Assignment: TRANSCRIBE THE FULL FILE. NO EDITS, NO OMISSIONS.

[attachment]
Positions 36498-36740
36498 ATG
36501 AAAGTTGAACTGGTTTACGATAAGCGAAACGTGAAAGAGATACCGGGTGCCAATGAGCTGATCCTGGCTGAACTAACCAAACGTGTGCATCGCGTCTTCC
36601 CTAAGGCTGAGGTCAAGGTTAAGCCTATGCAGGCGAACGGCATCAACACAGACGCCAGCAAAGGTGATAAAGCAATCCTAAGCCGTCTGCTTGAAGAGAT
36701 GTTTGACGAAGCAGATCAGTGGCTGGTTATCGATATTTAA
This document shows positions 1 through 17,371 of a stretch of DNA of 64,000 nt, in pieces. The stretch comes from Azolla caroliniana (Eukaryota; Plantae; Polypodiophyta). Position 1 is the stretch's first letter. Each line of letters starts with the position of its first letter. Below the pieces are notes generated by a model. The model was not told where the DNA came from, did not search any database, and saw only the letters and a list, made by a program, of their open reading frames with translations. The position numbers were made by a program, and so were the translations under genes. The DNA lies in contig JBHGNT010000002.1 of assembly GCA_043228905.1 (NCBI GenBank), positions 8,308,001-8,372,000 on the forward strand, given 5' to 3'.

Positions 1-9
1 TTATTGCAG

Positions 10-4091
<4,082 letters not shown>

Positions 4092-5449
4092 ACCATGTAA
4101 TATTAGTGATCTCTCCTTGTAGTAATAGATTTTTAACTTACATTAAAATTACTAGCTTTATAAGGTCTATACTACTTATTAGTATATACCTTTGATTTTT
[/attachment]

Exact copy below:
Positions 36498-36740
36498 ATG
36501 AAAGTTGAACTGGTTTACGATAAGCGAAACGTGAAAGAGATACCGGGTGCCAATGAGCTGATCCTGGCTGAACTAACCAAACGTGTGCATCGCGTCTTCC
36601 CTAAGGCTGAGGTCAAGGTTAAGCCTATGCAGGCGAACGGCATCAACACAGACGCCAGCAAAGGTGATAAAGCAATCCTAAGCCGTCTGCTTGAAGAGAT
36701 GTTTGACGAAGCAGATCAGTGGCTGGTTATCGATATTTAA
This document shows positions 1 through 17,371 of a stretch of DNA of 64,000 nt, in pieces. The stretch comes from Azolla caroliniana (Eukaryota; Plantae; Polypodiophyta). Position 1 is the stretch's first letter. Each line of letters starts with the position of its first letter. Below the pieces are notes generated by a model. The model was not told where the DNA came from, did not search any database, and saw only the letters and a list, made by a program, of their open reading frames with translations. The position numbers were made by a program, and so were the translations under genes. The DNA lies in contig JBHGNT010000002.1 of assembly GCA_043228905.1 (NCBI GenBank), positions 8,308,001-8,372,000 on the forward strand, given 5' to 3'.

Positions 1-9
1 TTATTGCAG

Positions 10-4091
<4,082 letters not shown>

Positions 4092-5449
4092 ACCATGTAA
4101 TATTAGTGATCTCTCCTTGTAGTAATAGATTTTTAACTTACATTAAAATTACTAGCTTTATAAGGTCTATACTACTTATTAGTATATACCTTTGATTTTT